As the sustainability practice lead, Telano implements renewable energy projects across a portfolio of sites. Adding renewable energy capabilities to remediation sites is an example of what the EPA defines as green remediation: incorporating options to maximize the environmental benefits of cleanup actions. 

    Honeywell’s remediation and redevelopment group has completed several green remediation projects that include solar arrays (collections of solar panels) to minimize the impact to the electrical grid, minimize greenhouse gas emissions and support long-term treatment systems.

    For example, one of the projects that Telano oversees is a brownfield in Syracuse, New York, comprised of several hundred acres of landfill that will incorporate solar energy.

    “We pitched an innovative idea to install solar panels with a native vegetation cover system that controls water, in lieu of a typical landfill cover system,” Telano said. “That’s one way we’re taking a brownfield site that can’t be redeveloped and making it useful by implementing renewables.”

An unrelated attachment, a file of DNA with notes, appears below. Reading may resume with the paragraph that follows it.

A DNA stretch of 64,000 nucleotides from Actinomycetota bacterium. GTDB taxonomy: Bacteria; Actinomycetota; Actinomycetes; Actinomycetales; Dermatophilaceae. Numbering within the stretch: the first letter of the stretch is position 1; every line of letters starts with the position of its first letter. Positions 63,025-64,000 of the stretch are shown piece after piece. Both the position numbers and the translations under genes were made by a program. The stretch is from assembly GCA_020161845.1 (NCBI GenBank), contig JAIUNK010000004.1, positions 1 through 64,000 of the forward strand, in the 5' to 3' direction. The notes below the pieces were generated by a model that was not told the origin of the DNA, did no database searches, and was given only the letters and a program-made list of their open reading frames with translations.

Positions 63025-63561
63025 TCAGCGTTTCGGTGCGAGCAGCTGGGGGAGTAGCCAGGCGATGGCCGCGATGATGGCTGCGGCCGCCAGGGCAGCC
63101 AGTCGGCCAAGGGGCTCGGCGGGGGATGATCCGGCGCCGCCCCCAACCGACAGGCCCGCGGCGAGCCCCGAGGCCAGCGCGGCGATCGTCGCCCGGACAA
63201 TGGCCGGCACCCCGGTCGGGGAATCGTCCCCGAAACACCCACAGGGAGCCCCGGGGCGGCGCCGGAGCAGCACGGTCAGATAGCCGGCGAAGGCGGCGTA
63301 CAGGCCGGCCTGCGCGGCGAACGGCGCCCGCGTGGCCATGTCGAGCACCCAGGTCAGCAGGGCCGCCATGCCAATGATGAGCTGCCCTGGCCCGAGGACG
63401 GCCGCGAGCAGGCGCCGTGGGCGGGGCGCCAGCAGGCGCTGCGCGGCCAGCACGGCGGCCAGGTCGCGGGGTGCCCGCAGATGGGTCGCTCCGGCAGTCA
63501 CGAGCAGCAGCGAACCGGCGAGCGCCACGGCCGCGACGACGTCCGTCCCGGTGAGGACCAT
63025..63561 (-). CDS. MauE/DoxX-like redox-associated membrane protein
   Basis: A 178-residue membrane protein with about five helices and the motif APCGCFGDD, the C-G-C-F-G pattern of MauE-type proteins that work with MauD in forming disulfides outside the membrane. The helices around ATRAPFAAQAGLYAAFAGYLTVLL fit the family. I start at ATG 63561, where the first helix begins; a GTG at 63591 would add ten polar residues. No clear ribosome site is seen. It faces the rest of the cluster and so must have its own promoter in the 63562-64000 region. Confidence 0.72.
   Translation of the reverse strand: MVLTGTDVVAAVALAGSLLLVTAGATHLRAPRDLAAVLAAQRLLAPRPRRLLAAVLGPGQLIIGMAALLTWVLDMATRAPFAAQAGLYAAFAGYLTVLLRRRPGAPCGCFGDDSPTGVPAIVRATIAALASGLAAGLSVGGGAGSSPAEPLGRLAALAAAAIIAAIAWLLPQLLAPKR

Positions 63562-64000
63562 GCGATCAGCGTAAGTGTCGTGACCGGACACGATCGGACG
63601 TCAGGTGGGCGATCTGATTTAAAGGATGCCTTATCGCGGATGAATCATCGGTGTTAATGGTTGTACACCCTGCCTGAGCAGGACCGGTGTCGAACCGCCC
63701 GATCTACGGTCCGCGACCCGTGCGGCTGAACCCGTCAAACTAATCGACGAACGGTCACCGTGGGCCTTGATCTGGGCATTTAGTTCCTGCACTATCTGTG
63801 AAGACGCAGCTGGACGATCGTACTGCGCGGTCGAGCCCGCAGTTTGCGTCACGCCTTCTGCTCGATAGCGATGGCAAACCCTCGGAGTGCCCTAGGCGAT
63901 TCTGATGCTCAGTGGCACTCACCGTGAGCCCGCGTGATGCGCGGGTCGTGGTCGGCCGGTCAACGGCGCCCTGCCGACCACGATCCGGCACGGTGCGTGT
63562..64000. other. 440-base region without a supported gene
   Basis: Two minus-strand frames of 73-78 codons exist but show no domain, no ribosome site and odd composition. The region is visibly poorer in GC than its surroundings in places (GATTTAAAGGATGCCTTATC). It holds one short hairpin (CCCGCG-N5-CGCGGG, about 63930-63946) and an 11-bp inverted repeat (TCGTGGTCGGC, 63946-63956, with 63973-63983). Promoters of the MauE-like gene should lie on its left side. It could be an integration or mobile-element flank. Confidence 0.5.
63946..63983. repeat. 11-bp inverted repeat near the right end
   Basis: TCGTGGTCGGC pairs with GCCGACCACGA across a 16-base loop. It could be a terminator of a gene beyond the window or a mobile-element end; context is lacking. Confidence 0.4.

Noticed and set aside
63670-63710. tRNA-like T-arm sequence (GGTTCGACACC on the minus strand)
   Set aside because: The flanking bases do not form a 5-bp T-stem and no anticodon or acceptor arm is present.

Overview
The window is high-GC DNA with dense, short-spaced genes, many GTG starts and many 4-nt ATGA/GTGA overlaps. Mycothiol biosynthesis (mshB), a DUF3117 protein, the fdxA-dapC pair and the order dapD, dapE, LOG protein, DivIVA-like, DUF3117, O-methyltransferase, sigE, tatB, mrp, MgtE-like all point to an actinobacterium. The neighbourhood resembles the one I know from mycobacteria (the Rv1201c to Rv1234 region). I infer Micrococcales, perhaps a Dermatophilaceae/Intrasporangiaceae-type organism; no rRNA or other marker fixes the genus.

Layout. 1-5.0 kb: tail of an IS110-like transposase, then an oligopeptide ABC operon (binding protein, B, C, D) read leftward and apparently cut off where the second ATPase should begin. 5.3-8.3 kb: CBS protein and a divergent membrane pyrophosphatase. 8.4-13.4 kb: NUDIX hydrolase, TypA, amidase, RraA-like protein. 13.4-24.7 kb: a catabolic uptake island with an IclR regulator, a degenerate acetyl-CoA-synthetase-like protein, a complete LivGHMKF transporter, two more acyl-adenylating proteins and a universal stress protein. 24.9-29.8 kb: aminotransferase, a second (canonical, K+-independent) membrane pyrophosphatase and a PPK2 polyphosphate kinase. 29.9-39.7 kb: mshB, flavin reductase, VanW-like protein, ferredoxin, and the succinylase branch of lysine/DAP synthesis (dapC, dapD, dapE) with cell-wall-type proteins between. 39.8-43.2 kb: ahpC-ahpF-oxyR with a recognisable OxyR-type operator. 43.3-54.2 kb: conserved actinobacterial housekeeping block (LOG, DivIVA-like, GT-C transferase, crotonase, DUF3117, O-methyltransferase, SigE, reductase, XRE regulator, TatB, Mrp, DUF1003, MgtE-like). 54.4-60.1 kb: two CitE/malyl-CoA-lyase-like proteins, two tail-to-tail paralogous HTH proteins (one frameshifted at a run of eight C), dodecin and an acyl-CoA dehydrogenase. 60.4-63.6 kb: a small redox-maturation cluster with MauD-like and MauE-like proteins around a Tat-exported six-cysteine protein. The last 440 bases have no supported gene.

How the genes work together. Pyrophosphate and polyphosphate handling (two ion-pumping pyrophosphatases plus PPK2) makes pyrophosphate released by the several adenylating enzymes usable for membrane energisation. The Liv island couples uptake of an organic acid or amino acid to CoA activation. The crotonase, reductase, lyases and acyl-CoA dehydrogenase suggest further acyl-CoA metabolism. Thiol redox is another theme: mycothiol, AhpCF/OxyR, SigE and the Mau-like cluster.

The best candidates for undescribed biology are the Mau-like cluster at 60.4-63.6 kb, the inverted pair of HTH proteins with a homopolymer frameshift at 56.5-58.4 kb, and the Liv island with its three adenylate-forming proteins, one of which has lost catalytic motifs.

As for the future of remediation, and construction in general, it’s likely to continue to utilize technologies that Honeywell engineers are developing and enabling, such as renewable fuels and green hydrogen to power construction equipment. 

    “We have been focused on mandating the use of renewable fuels for fieldwork equipment,” Telano said. “There is also a shift toward electric vehicles and electrically run construction equipment. Electrification is going to be a big component of the future, not only for remediation but also for construction in general.” 

    For future engineers who want to pursue a career path in environmental remediation, Telano said it’s important to keep your eyes on the shift to electrification and other renewable energy sources – plus other innovations that are in development now.

    “Pay attention to new emerging technologies, keep yourself educated and be open-minded,” Telano said. “What is common practice today will not be tomorrow, and we need to be adaptable.”

    Learn more about Honeywell's commitment to Environmental, Social and Governance.